Reduce Noise in Your DevOps Toolchain


In an ideal world, your DevOps toolchain would be highly automated for incident management and allow your teams to resolve issues at DevOps speed. An alert triggered by monitoring tools like Datadog or AWS Cloudwatch would notify on-call engineers, kick your collaboration tools into gear (ChatOps, StatusPage, etc), and automatically document the issue in ITSM and ticketing tools.

The tools themselves support this type of automation, but without the right controls in place you’ll just flood your DevOps toolchain with noise.

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The alerts generated by monitoring tools generally fall into four categories:

False positive - a condition in your application or infrastructure met an alert threshold, but the situation doesn’t actually require any action. This could be caused by alert rules written to be too sensitive or machine learning that hasn’t developed a good model of your environment.

Change needed - the alert is legitimate but can be handled with a change request to provision more resources or install a patch. No services are currently impacted, and normal change procedures can address the situation.

Known issue - the alert is related to a problem that was already identified and logged in your problem management tools. Again, no services are currently impacted. It simply needs to be logged for the dev team assigned to the issue.

Incident - the alert indicates a service disruption or performance degradation that is going to affect the service users.

Only alerts in the fourth category should activate the incident response toolchain. Unfortunately, many teams have a manual process for reviewing the alerts and categorizing them. This is a time-intensive process that has several negative consequences.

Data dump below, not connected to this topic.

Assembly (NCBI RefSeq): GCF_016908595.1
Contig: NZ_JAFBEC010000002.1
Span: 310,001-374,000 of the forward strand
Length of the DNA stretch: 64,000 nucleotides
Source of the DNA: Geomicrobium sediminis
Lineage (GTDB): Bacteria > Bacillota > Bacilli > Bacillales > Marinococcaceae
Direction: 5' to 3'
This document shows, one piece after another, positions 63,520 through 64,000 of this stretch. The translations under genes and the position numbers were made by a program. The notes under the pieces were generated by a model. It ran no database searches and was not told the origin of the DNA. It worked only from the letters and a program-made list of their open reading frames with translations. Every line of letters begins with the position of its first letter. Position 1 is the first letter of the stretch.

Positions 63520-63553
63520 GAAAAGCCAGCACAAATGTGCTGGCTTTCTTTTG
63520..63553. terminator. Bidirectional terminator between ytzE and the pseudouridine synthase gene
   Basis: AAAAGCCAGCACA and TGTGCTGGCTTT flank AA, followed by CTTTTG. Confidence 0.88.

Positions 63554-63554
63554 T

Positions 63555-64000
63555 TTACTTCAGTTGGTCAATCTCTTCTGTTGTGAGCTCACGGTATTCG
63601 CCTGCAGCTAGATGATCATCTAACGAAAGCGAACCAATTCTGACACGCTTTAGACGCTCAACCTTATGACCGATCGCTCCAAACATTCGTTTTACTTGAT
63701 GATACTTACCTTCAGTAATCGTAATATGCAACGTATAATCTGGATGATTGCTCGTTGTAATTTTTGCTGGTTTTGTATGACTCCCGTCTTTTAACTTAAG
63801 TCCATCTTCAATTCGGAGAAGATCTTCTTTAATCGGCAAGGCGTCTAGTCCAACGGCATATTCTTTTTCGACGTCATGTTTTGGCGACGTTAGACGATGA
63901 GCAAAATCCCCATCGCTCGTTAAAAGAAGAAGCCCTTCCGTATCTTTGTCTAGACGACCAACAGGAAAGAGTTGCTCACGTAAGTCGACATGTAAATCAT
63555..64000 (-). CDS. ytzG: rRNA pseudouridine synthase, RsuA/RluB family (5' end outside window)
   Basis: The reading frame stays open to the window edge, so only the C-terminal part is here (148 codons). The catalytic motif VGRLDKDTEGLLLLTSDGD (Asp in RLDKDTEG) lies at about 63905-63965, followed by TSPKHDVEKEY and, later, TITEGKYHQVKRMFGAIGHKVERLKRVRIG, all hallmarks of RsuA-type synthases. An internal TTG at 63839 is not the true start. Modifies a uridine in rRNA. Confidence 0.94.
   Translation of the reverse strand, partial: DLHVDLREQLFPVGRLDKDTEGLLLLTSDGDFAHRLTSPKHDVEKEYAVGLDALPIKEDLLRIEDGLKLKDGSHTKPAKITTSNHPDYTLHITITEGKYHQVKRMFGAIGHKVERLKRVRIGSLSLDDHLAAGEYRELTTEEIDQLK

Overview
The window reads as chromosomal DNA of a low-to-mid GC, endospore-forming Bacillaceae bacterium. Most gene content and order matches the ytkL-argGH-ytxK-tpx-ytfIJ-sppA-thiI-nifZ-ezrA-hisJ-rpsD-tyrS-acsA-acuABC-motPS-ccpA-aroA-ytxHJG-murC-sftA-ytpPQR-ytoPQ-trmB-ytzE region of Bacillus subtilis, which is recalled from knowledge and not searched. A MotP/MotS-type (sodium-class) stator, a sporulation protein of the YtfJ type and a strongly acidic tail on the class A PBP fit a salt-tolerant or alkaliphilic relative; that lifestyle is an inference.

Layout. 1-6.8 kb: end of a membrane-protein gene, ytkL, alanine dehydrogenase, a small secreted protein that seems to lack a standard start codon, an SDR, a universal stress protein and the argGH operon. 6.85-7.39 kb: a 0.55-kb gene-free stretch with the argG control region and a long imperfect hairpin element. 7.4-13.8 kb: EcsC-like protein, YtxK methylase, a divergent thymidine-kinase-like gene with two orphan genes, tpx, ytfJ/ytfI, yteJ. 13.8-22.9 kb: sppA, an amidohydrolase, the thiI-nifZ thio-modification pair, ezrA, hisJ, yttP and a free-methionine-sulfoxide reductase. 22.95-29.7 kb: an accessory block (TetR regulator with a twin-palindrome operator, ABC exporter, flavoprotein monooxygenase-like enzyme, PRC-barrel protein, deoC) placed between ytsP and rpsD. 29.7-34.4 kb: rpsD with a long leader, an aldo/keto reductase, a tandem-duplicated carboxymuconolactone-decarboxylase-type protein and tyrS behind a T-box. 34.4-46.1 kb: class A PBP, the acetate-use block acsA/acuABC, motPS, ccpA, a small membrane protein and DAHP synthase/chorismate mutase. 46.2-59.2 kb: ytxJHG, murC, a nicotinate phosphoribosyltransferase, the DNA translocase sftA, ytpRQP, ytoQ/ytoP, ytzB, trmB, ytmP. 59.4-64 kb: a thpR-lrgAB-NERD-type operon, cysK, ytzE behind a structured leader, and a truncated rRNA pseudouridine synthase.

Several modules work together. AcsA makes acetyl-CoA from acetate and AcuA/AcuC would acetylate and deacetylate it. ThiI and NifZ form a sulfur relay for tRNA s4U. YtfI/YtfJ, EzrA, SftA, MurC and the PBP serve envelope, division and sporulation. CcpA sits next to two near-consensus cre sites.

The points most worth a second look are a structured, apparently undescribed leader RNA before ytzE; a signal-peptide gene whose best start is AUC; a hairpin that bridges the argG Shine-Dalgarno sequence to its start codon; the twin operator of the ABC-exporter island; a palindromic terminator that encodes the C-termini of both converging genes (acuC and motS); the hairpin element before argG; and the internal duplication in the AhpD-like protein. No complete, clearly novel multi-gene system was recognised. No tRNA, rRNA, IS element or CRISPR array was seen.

• On-call engineering resources can be expensive and time is wasted with alerts that don’t need immediate action.
  • The response time for actual incidents suffers as it takes longer to identify and respond to incidents hidden in the noise.
  • When faced with a flood of noise, human nature is to start tuning it out altogether. This could lead to missed incidents or leaving out important steps like logging incidents in your ITSM tools.

The solution is to automate alert categorization before notifying responders and the rest of the DevOps toolchain. The highly flexible Opsgenie rules engine is a core feature of our Essentials and Standard plans. It allows you to tag, route, escalate, and prioritize alerts based on the source, the alert keywords and contents, the time of day, and a number of other characteristics.

Earlier this year we extended these capabilities in our Enterprise plan with the introduction of service-aware incident management features. By organizing your alerts around services, you can make direct connections between alerts and incidents that impact service delivery. This allows your team to focus on the alerts that need immediate response and prevent your collaboration tools from being flooded with noise.

We’ve long supported integrations with ITSM tools, but now Opsgenie aggregates alerts that impact services, so you can address a single consolidated incident and create just one ticket in your tracking tools.

For example, Opsgenie automatically opens incidents in Jira Ops if, and only if, alerts in Opsgenie meet the criteria of a service-impacting incident. Alerts that don’t meet your criteria will still be handled through your routing policies, but they won’t result in a Jira Ops entry. This keeps your incident tracking and collaboration tools like Slack and Statuspage from being inundated.

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This new incident workflow is currently available for Jira, Jira Ops, and Zendesk. The features will be available for our other ITSM integrations soon.